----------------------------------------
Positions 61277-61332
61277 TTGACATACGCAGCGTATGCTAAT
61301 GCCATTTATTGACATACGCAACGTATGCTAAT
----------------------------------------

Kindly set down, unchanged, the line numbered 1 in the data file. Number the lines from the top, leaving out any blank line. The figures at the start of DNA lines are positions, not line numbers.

Positions 61277-61332